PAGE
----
Bloomberg News

Rand Declines, Erasing Advance, on U.S. Debt, Growth Concern

August 01, 2011

Aug. 1 (Bloomberg) -- The rand declined versus the dollar, erasing an earlier gain, after a report showed U.S. manufacturing expanded at the slowest pace in two years as lawmakers prepared to vote on a deficit-cutting accord.

The South African currency weakened as much as 0.6 percent to 6.7356 per dollar, erasing an earlier advance. It traded at 6.7318 per dollar as of 5:21 p.m. The rand appreciated 0.6 percent to 9.5700 per euro.

The euro slumped as much as 1.4 percent after the Institute for Supply Management’s factory index fell to 50.9 in July, from 55.3 the prior month. Emerging-market stocks pared gains and commodity prices tumbled. The House and Senate vote today on an agreement to raise the U.S. debt ceiling and lower the deficit to avoid a default tomorrow.

“There was a big sell-off in the euro, and that was the main driver for the rand,” Brigid Taylor, head of institutional flow sales at Nedbank Group Ltd., said by phone from Johannesburg. “There is still a lot of uncertainty around the U.S. debt deal.”

The rand often moves in tandem with the 17-member currency, which pays for 45 percent of South Africa’s exports, with a statistical correlation of 0.81 over the past month. A value of 1 would mean they moved in lock step.

Earlier, the South African currency pared gains after South Africa’s purchasing managers’ index declined to a two-year low in July as “prolonged” strikes curbed manufacturing operations in the continent’s biggest economy, raising concern about the strength of a recovery in Africa’s biggest economy. A level below 50 indicates a contraction in factory production, Kagiso Tiso Holdings said.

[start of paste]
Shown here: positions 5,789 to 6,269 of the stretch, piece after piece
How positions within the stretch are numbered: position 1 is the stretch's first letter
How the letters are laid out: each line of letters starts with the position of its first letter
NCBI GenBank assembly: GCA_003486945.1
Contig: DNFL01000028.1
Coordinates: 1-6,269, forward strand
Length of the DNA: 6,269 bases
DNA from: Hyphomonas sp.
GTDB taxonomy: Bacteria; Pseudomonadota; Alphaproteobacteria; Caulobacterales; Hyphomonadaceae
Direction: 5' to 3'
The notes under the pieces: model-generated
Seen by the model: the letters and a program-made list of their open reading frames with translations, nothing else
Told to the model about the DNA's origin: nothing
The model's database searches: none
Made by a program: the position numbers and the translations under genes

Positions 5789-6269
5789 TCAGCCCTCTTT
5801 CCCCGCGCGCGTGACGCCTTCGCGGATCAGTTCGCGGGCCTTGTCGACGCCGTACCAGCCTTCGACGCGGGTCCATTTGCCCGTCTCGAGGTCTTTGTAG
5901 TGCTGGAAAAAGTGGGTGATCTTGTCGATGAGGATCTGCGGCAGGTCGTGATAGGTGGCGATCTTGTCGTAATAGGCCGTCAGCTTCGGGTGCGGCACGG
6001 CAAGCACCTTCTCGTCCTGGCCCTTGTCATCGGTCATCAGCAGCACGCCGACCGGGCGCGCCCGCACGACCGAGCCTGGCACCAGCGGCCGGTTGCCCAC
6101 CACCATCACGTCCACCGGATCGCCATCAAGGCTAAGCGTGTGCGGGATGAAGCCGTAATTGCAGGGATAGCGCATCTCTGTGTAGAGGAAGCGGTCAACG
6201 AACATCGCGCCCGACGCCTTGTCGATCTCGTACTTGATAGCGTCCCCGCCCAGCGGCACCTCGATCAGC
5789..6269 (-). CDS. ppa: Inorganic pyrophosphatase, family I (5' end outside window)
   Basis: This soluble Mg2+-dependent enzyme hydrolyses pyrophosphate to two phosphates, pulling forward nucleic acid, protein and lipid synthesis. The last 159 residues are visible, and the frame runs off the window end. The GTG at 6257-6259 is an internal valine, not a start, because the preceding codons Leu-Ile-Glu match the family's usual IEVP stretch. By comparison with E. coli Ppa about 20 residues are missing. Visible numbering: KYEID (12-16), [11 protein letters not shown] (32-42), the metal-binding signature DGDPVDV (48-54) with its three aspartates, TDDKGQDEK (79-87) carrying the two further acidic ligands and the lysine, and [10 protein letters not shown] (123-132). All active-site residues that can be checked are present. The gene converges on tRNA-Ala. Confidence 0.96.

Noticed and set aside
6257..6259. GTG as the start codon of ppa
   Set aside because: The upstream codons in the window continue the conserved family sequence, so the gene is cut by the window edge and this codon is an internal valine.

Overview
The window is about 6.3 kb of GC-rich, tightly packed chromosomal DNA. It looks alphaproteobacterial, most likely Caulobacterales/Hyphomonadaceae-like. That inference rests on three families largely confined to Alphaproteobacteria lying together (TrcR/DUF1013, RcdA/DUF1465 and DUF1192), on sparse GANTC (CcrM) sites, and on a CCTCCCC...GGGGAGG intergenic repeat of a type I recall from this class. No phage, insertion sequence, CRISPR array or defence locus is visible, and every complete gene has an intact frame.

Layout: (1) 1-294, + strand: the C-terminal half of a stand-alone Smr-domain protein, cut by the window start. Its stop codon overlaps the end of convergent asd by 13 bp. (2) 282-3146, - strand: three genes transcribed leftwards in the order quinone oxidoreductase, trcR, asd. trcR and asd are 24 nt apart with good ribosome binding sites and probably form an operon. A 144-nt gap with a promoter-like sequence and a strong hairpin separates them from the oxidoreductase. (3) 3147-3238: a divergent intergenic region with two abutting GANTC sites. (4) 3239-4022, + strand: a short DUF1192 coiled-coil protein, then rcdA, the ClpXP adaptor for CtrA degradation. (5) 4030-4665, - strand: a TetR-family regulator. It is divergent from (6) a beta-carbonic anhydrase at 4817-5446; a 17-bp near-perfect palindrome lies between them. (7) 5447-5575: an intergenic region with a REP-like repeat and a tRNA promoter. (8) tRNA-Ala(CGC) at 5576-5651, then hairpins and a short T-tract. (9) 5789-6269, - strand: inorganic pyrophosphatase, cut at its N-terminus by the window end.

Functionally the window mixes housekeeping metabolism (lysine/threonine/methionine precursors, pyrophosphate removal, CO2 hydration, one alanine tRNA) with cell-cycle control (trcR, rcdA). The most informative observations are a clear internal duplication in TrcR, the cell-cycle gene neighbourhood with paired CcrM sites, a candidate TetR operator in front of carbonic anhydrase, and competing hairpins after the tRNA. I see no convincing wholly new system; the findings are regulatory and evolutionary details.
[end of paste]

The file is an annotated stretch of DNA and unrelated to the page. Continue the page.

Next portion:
PMI ‘Negative’

“This data is negative for the rand,” Nomvuyo Guma, an analyst at Johannesburg-based Standard Bank Group Ltd., wrote in a research note. “Given the weight of the manufacturing sector in the economy, a potential contraction in this sector seriously dampens domestic growth prospects.”

Bonds surged, driving yield to the lowest in seven months, on speculation the central bank will leave borrowing costs unchanged this year to support a recovery in Africa’s biggest economy.

“The Reserve Bank will remain cautious of hiking interest rates at present,” Tradition Analytics researchers led by Johannesburg-based Quinten Bertenshaw said in a research note. “This will tend to keep local bonds supported going forward.”

The 6.75 percent securities due 2021 climbed 72 cents to 90.71 rand, reducing the yield 12 basis points, or 0.12 percentage point, to 8.156 percent, the lowest since Jan. 7.

--Editors: Ana Monteiro, Linda Shen

To contact the reporter on this story: Robert Brand in Cape Town at rbrand9@bloomberg.net

To contact the editor responsible for this story: Gavin Serkin at gserkin@bloomberg.net


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